Virtually every proposal to cut money from the state budget is bad news for someone, but one provision of a budget-cutting plan released on Friday would be a great benefit for the entire state.
On Friday, Democrats in the Kansas House unveiled a plan to cut $1.37 million from the Legislature’s own budget. Their plan includes cutting legislative pay by 5 percent, delaying a legislative computer upgrade for two years and cutting in half the franking privileges that pay for mailings legislators use to communicate with their constituents.
All of those seem like reasonable cuts that force legislators to share some of the pain that is being inflicted across Kansas by cuts in state funding. The biggest cut in the legislative budget, however, involved a policy decision that the state has put off for too long.
One of the justifications legislative leaders have offered for their increased budget was the need for the Legislature to start gearing up for the 2012 redistricting process. The plan released Friday sidesteps that expenditure by calling for creation of a nonpartisan commission to redraw political boundaries. House Minority Leader Paul Davis, D-Lawrence, estimated the move would save the Legislature $600,000.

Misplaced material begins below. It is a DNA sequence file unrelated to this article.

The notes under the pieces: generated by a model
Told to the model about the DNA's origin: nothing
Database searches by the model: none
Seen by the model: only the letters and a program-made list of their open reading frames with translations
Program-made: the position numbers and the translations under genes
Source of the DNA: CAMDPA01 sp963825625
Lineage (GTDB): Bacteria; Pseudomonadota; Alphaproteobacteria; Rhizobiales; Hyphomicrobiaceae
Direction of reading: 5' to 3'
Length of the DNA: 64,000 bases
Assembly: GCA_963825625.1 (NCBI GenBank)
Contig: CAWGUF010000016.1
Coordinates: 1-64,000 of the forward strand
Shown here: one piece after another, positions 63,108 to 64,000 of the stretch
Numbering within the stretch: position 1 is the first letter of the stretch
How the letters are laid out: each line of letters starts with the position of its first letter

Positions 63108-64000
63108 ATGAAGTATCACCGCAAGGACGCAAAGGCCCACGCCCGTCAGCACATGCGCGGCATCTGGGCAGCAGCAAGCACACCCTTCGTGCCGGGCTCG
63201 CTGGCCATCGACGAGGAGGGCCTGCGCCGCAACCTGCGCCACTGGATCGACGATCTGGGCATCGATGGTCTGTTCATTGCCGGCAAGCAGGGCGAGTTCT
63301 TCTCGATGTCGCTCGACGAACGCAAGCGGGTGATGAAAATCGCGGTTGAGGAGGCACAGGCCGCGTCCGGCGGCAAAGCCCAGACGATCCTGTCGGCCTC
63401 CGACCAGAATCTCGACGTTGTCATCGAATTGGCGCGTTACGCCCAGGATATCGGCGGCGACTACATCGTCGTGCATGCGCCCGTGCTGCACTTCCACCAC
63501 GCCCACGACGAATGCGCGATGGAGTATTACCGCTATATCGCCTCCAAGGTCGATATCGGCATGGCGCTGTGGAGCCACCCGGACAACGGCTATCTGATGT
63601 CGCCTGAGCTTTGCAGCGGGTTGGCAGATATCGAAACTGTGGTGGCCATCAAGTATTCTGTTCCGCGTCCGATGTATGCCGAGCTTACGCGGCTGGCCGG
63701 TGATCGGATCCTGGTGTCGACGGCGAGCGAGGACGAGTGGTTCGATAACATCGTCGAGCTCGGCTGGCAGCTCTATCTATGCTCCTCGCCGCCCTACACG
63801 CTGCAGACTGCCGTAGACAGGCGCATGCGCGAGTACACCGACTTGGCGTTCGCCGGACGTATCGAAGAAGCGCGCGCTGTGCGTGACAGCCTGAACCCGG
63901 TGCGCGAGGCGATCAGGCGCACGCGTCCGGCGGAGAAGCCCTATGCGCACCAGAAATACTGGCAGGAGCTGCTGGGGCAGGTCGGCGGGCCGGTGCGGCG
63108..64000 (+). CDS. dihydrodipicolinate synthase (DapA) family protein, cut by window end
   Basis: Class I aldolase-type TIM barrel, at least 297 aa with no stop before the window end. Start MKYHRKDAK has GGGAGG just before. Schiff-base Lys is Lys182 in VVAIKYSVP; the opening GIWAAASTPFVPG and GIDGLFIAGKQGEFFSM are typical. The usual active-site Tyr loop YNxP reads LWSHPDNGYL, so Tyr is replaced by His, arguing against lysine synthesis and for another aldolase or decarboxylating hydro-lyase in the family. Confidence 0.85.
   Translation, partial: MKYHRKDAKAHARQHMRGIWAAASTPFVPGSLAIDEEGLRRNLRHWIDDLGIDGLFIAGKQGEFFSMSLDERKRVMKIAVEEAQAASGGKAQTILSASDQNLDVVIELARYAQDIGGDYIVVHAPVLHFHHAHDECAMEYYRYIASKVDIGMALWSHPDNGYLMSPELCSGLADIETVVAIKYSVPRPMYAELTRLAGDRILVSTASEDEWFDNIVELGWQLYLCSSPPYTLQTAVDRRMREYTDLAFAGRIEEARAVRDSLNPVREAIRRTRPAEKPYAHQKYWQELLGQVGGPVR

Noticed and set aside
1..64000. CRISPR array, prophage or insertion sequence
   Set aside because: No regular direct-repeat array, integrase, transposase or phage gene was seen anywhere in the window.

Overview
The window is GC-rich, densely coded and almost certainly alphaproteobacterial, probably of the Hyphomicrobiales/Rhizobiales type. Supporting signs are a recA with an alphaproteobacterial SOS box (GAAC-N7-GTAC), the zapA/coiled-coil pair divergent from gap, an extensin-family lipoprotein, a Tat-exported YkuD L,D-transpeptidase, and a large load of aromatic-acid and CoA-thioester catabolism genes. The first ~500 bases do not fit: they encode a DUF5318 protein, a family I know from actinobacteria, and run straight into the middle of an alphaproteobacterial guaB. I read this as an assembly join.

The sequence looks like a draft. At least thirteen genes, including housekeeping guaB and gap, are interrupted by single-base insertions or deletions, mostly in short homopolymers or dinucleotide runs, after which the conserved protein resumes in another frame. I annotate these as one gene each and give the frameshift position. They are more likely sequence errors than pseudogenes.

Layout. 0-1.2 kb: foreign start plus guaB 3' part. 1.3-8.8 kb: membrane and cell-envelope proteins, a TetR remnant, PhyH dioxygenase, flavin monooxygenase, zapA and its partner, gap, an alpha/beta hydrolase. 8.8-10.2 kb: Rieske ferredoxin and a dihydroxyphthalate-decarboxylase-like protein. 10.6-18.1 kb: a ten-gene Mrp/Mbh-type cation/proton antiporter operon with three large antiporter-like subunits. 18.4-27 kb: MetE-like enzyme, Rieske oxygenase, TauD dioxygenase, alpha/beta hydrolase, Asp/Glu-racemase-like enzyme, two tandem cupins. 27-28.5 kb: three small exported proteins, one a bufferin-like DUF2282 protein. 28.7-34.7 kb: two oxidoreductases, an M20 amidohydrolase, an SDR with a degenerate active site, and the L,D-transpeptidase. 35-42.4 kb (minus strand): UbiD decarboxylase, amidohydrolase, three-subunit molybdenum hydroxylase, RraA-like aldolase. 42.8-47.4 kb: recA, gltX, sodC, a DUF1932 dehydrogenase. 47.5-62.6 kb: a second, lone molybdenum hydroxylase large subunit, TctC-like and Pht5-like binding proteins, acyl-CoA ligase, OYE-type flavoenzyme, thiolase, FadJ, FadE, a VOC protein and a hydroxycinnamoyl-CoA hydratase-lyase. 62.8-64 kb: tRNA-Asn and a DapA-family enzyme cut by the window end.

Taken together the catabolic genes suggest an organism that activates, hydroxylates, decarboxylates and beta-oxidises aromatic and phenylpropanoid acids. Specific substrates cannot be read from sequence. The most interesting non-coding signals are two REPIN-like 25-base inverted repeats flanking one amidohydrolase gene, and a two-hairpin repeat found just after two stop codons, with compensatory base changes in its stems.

It’s not surprising that it is the minority party in the Legislature that would propose a nonpartisan redistricting commission. However, proposals for such a commission have attracted bipartisan support in the past. Notably, Senate Majority Leader Derek Schmidt has co-sponsored such legislation.
The financial benefits, combined with the democratic principles it would promote, provide a powerful argument for such an independent redistricting commission. Other states, including Iowa, have successfully initiated similar commissions to take over the politically charged redistricting process. Having state legislators redraw districts for themselves and U.S. House districts can be a powerful distraction for legislators as well as promoting districts based on political constituencies rather than true communities of interest.
The eve of the next redistricting process isn’t the ideal time to consider such a proposal, but as legislators look at ways to trim their own and the state’s budget, it’s an idea worth considering.